The number one challenge faced by Kimpton, and many other of the Best and Brightest, has been keeping employees motivated during these hard economic times. The company has an employee recognition program in place that rewards employees for keeping service level standards high. Employees have been able to adapt easily to the changing economic climate and have never wavered in their commitments to guests. Because of this commitment they are still benefiting from the rewards of the recognition program and from guest surveys. The company embodies partnerships between executives and managers, managers and employees, and every department in between. They have a collaborative environment where any person at any level can be involved with decisions, ideas and processes. One of the company’s additional challenges is the need of employees to balance work and home. “The amount of quality time that someone has with their families has become an important part of people’s lives,” says CEO Mike Depaite, “and I think companies have also agreed that happiness outside the workplace is a definite reflection of happiness at work. We are doing a lot more to encourage employees to make sure that they are in a good balance between work and home. I think employees are still hungry for growth,” Depaite continues. “We have seen a great interest in a lot of employees to further their careers with our organization. I think people are even doing more to help themselves grow and get the necessary training and connections that they need to move up. We have had a very strong training and development program for years that has stayed consistent in the interest of the employees. Success and development is one thing that I think people will always be striving for.”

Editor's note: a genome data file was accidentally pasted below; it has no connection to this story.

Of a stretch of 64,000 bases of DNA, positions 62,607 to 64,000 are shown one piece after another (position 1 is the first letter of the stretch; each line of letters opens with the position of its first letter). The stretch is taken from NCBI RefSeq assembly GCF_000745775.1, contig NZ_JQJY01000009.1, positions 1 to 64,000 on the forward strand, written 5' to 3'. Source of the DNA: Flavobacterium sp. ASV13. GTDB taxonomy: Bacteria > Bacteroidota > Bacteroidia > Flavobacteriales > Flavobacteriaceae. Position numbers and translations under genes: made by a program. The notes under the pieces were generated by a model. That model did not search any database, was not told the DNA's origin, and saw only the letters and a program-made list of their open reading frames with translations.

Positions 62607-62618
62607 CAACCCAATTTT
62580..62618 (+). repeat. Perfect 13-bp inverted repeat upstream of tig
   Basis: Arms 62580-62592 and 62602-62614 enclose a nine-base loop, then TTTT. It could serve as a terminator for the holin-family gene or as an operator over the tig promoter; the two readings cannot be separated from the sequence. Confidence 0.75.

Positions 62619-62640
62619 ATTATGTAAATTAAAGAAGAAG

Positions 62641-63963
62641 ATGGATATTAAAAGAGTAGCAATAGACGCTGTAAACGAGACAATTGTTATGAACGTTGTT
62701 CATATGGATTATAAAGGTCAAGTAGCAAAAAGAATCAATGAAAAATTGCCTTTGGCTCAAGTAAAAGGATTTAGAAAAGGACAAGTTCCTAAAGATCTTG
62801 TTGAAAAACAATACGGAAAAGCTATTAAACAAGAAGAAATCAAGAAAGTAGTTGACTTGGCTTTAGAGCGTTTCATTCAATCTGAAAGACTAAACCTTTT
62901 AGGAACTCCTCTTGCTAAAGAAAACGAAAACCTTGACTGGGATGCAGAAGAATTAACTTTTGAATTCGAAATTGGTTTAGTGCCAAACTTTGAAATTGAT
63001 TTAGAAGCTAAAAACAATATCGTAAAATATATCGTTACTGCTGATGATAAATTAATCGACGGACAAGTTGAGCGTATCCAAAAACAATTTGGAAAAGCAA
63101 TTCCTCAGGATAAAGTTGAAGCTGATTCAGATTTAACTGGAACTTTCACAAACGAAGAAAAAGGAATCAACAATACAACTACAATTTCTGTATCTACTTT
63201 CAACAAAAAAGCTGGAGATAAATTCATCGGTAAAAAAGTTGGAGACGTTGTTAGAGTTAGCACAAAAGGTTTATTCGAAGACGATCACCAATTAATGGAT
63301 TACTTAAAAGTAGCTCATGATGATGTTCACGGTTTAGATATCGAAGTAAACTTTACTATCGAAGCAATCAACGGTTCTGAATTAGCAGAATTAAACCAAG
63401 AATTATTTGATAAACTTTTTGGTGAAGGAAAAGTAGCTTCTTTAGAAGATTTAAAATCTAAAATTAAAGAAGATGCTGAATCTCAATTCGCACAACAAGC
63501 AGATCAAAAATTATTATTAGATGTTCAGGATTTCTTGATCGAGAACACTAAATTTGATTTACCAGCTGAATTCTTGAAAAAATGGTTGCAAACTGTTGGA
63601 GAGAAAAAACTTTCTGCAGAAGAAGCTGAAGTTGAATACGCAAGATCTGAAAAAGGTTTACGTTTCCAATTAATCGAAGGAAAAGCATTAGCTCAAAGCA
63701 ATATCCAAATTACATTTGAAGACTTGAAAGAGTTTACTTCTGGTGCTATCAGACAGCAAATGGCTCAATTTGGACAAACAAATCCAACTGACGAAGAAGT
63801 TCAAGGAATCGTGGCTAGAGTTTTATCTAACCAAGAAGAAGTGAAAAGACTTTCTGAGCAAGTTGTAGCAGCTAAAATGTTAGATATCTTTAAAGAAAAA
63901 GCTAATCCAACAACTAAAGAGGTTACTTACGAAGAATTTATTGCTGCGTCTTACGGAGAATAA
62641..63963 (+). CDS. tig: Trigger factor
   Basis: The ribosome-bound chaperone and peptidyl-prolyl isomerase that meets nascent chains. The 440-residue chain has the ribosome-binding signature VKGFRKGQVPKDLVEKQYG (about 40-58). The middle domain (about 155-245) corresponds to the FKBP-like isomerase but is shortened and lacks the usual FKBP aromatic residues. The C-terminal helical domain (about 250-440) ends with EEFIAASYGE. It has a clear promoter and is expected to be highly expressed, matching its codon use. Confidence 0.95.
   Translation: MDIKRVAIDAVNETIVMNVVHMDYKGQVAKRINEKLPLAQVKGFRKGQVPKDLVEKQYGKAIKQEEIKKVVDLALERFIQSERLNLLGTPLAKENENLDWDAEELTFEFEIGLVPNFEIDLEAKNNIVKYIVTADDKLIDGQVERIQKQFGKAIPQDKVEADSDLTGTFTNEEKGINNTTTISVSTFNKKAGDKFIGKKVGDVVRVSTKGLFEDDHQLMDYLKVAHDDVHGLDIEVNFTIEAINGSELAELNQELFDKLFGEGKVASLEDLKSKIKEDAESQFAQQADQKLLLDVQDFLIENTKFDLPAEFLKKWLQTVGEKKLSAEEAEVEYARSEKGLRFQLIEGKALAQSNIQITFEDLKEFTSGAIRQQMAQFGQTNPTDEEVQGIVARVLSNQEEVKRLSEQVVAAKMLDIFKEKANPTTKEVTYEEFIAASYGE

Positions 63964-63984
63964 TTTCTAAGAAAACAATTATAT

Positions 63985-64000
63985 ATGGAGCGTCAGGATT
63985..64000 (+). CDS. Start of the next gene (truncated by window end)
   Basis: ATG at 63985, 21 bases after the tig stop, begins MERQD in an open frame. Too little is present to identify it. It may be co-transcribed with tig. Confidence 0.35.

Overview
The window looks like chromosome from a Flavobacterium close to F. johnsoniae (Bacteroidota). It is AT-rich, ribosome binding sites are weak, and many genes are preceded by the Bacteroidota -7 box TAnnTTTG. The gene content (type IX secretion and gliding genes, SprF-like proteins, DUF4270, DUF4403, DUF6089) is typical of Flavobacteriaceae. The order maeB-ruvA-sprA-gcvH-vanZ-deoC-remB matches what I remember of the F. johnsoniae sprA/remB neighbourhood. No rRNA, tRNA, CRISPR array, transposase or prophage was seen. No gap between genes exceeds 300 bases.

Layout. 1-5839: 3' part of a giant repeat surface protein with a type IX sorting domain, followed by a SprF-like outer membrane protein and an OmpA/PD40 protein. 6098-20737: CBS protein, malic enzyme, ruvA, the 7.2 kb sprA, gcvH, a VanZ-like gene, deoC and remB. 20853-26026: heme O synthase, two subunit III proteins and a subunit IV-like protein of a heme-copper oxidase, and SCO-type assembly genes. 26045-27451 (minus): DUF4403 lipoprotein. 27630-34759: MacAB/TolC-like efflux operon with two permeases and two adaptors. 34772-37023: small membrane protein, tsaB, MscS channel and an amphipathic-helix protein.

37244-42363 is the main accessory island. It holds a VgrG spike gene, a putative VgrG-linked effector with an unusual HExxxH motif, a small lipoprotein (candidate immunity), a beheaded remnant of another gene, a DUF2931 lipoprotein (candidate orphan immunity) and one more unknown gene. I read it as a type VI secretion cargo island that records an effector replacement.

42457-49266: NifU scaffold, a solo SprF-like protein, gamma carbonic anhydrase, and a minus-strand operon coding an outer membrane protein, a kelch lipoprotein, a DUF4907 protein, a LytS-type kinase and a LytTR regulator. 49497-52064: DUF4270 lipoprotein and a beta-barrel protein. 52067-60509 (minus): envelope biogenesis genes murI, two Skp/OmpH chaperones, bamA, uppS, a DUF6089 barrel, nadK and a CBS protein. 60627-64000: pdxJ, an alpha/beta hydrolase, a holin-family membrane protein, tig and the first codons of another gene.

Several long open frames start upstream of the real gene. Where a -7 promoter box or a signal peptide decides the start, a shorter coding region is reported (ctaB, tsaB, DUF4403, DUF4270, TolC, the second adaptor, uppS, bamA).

Libsys Inc.
When Libsys was started in 2002 it was very difficult to convince people to join the team. Founder Siva Yarramsetty took a novel approach: “Whenever anyone came with any career related issue we always gave tips that would help employee to shape his/her career, irrespective of whether he/she would join Libsys or not. This friendly attitude helped us in gaining trust from them. When it comes to building a relationship we have always kept profit aside and the Libsys team has always tried to work as a family and help in every possible manner. This friendly behavior has helped us achieve good relations with all of the people and companies we have worked with till now. We are focused more on building relationships and because of this strategy we are able to generate business even in this economic downturn.” The company conducts monthly Think Tank meetings where all employees are encouraged to write questions related to work ethics, personality development, or improving their skills. Over a period of time employees started performing better by learning quickly and communicating well with their colleagues. “As the Economy grows the demands of people changes,” says Yarramsetty. “I think the modern workforce has become all the more aggressive and more focused in this competitive market. Since this world is getting more technology driven, their company should connect emotionally their employees so they would produce higher performance with better results.”

M. A. Mortenson Company
Elk Grove Village